Chancellor's Chair Lecture: "The Labor of Creation and the Law of the Workplace: Attribution of Collaborative Authorship"
Innovative firms and employees have long struggled over allocation and control of intellectual property rights and over the allocation of credit for creating work. Where creation is collaborative but labor markets value individual creativity, the legal challenges in balancing individual and collective attribution are considerable and the stakes are high.
Hollywood guilds, which are unique in American letters in having a worker-controlled process for deciding the meaning of authorship and for compensating creative workers based on guild credit determinations, offer important insights on a possible role for labor unions in the knowledge economy.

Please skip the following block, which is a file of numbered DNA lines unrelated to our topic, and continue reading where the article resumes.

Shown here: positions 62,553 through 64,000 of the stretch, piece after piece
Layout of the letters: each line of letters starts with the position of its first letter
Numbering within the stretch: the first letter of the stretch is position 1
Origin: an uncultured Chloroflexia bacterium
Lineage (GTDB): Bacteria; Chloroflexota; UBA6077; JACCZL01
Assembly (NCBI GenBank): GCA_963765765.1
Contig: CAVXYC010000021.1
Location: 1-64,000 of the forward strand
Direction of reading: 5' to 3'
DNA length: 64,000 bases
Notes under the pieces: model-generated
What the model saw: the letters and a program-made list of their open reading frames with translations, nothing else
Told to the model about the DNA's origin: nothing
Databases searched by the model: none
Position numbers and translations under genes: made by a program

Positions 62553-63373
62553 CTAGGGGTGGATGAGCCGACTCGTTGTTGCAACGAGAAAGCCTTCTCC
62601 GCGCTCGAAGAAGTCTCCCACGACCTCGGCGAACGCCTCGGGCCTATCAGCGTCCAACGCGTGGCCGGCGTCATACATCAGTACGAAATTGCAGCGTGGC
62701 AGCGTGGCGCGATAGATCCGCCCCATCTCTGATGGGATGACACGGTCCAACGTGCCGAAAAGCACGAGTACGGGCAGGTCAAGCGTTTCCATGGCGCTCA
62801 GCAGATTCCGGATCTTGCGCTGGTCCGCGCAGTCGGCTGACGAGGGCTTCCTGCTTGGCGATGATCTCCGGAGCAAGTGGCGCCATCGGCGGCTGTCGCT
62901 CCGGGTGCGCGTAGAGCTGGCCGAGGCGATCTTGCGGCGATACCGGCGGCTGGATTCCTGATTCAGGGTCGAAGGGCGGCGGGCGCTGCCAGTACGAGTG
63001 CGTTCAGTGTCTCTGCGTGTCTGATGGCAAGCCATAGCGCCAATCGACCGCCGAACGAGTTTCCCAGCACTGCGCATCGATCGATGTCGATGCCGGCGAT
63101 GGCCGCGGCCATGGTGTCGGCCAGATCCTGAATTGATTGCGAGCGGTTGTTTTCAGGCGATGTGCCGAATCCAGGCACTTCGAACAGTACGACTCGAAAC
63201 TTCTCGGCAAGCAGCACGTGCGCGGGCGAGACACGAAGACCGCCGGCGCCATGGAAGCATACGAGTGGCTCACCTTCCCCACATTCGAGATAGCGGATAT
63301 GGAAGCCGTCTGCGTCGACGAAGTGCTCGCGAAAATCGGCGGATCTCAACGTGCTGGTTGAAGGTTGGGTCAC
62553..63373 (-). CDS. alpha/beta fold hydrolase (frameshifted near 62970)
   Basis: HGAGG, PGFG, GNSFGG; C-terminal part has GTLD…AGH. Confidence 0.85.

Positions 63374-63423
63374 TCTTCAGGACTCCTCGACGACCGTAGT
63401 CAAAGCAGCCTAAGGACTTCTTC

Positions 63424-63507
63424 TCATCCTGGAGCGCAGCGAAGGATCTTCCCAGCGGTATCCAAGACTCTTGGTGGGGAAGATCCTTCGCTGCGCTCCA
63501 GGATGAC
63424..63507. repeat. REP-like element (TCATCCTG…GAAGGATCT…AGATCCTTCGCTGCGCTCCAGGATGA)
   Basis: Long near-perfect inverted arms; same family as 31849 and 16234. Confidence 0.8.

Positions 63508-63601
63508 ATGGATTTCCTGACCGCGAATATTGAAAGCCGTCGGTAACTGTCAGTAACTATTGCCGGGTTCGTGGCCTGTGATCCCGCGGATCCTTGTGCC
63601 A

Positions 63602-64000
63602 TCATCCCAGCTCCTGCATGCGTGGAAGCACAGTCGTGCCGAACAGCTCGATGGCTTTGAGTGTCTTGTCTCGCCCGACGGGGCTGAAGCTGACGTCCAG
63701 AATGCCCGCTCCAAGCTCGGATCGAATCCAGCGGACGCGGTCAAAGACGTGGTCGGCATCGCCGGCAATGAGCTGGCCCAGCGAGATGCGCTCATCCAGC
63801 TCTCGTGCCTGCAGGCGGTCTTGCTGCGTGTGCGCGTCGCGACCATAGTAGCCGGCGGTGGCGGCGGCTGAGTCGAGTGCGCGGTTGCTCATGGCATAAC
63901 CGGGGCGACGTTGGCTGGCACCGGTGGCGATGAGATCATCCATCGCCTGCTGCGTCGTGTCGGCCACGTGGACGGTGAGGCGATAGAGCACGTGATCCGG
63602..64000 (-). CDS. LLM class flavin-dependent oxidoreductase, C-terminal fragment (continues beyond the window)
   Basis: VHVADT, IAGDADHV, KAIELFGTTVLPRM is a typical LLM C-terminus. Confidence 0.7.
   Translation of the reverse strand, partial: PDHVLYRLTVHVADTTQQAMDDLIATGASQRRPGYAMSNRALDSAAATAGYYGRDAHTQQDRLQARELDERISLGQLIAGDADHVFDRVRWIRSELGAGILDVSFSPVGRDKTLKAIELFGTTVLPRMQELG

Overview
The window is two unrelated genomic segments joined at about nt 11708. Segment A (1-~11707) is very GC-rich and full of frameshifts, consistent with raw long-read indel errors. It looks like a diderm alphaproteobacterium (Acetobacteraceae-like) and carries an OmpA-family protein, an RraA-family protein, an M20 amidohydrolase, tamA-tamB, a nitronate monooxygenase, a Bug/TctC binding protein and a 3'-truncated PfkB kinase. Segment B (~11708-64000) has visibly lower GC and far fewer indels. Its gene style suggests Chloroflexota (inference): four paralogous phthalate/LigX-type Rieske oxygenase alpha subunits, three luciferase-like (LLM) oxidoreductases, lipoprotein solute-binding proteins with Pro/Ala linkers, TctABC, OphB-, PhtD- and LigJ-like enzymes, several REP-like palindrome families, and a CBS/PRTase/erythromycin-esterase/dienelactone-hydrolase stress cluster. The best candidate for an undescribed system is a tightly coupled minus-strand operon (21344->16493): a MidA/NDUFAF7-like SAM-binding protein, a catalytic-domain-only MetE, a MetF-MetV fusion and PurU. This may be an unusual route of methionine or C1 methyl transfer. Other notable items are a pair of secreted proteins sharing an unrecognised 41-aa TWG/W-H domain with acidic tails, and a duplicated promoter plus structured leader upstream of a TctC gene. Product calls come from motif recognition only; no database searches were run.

Catherine Fisk teaches and writes on the law of the workplace, legal history, civil rights, and the legal profession. She is the author of dozens of articles and three books, including the prize-winning Working Knowledge: Employee Innovation and the Rise of Corporate Intellectual Property, 1800-1930 (University of North Carolina Press, 2009).
Chancellor's Chairs are endowed positions awarded to a very small number of UCI professors across the campus who demonstrate unusual academic merit.